• Samantha Farris
  • Samantha Farris
  • Associate Professor
  • Phone: .18484452174
  • Office: Tillett Hall 421
  • Campus: Livingston
  • Website: Visit Link
  • Areas: Clinical Psychology / Health Concentration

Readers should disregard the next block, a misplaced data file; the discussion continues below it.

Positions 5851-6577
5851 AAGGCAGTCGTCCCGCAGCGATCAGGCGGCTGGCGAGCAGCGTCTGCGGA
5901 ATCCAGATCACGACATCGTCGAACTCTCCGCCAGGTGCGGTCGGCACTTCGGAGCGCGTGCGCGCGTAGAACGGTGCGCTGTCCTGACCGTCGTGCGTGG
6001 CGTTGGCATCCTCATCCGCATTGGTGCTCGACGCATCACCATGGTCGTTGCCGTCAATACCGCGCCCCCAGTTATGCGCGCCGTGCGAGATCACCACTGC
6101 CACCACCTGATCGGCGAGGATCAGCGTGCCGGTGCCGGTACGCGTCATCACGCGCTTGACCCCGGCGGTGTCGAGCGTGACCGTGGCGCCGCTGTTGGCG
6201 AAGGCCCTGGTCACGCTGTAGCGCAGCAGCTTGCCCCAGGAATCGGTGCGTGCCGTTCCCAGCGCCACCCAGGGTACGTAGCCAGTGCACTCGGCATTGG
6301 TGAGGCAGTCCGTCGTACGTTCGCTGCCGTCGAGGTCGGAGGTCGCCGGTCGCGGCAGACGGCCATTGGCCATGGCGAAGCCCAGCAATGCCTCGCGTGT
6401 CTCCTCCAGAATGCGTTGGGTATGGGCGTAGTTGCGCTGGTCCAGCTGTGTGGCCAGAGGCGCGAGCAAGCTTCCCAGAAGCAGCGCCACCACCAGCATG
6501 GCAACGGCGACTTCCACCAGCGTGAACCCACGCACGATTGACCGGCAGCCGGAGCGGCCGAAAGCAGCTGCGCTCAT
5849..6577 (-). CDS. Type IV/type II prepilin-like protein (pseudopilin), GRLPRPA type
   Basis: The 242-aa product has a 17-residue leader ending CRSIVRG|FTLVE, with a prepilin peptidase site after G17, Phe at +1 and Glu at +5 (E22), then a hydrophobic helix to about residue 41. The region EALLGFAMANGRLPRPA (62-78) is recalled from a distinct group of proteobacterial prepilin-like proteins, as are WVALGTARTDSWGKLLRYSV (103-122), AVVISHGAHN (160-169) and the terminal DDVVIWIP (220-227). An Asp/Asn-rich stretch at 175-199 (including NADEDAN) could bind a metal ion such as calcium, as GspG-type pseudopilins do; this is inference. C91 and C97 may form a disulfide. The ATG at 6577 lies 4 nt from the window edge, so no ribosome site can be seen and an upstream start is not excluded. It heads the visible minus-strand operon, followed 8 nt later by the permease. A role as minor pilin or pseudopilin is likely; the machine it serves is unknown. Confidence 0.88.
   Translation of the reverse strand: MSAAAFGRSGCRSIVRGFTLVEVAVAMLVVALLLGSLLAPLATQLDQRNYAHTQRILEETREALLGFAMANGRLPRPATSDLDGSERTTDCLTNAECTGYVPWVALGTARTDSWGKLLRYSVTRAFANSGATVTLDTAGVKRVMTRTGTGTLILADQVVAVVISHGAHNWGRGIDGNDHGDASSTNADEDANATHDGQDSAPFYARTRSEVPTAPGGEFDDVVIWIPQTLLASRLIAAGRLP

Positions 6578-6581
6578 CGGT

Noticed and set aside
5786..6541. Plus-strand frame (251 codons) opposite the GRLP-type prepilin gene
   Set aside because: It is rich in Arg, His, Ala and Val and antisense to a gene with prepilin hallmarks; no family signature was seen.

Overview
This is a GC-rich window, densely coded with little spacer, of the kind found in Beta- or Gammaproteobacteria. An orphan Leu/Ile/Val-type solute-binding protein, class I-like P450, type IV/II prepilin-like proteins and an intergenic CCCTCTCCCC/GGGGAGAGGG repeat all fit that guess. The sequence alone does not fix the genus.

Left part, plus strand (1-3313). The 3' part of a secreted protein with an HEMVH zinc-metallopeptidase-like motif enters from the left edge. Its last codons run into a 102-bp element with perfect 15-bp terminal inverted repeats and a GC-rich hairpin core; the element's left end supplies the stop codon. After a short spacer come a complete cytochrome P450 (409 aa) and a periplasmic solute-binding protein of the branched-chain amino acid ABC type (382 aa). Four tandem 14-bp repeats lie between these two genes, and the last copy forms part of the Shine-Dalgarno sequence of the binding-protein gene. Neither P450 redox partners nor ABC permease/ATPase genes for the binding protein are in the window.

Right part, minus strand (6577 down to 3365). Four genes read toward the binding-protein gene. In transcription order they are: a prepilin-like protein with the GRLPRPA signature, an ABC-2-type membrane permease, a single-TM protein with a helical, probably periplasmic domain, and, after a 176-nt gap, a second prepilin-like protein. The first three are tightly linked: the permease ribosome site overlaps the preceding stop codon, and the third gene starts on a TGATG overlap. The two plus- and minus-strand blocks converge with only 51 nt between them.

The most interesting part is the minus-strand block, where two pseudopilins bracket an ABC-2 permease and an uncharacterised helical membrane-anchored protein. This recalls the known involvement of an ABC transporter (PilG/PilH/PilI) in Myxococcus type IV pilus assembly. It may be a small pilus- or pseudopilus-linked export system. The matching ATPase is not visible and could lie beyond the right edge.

Dr. Farris is an Associate Professor in the Department of Psychology, with a secondary appointment in the Department of Medicine at the Robert Wood Johnson Medical School, and is the Director of The Rutgers Emotion, Health and Behavior (REHAB) Laboratory. Dr. Farris received her Ph.D. in clinical psychology at The University of Houston, and completed her psychology internship at the Alpert Medical School at Brown University. She completed fellowships in cancer prevention at the University of Texas MD Anderson Cancer Center and in cardiovascular behavioral medicine at The Miriam Hospital/Alpert Medical School at Brown University. Dr. Farris has published over 100 peer-reviewed publications and has received continuous funding for her research from the National Institutes of Health for the past ten years. Dr. Farris’ research focuses on understanding how and why anxiety and fear affect physical health and risk behaviors. Psychological determinants of chronic disease and risk behaviors have been studied for decades, focused primarily on depression and personality, however comparatively less research has focused on anxiety which is distinguished uniquely by hyperarousal and fear-avoidance behavior. Dr. Farris and the REHAB lab utilize a translational research approach to: (a) identify biopsychological fear mechanisms that contribute to health behavior and physical disease, (b) isolate how these mechanistic factors influence health behaviors “in real time” through use of experimental methodologies, and in turn (c) develop tailored interventions that target these mechanisms to promote health behavior change and prevent the onset or progression of chronic disease.  The importance of this work stems from its ability to inform our knowledge of disease prevention and ultimately reduce the burden of illness in vulnerable members of our community.